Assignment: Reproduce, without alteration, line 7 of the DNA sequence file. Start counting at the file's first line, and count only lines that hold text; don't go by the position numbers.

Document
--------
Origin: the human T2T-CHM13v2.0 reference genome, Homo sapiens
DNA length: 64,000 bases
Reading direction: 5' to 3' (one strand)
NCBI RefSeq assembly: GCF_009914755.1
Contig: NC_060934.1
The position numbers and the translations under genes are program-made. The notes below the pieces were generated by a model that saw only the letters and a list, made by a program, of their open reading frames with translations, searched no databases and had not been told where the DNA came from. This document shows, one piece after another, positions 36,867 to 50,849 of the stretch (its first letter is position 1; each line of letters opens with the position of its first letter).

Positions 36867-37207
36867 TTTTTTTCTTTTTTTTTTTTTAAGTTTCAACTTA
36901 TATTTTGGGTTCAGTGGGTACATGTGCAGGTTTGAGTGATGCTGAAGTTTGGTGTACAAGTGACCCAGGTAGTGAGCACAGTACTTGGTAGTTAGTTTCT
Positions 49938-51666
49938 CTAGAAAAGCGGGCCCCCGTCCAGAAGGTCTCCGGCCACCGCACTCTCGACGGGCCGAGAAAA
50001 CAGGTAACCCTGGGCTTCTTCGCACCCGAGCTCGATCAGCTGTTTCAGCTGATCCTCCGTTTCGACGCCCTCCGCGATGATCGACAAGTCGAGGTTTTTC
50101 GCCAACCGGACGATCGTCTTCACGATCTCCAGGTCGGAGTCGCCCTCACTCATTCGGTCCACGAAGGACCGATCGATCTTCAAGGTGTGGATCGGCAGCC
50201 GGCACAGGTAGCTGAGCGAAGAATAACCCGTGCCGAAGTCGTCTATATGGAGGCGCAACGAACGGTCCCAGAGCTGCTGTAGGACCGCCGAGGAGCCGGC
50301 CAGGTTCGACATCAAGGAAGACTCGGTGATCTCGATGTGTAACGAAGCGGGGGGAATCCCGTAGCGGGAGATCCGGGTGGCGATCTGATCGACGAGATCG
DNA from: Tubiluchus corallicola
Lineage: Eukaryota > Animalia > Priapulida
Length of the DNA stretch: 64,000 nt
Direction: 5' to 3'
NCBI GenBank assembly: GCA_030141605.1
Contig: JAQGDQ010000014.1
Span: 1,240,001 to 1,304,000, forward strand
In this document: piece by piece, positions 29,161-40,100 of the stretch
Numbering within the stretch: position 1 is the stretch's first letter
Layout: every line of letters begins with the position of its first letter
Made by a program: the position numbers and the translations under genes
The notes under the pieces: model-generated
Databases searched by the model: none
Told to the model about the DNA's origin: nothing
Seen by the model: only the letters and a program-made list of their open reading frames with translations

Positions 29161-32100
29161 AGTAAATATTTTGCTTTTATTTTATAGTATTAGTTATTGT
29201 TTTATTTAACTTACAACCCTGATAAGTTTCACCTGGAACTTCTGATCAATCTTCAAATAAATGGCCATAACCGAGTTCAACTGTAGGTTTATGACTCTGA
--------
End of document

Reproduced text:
Positions 36867-37207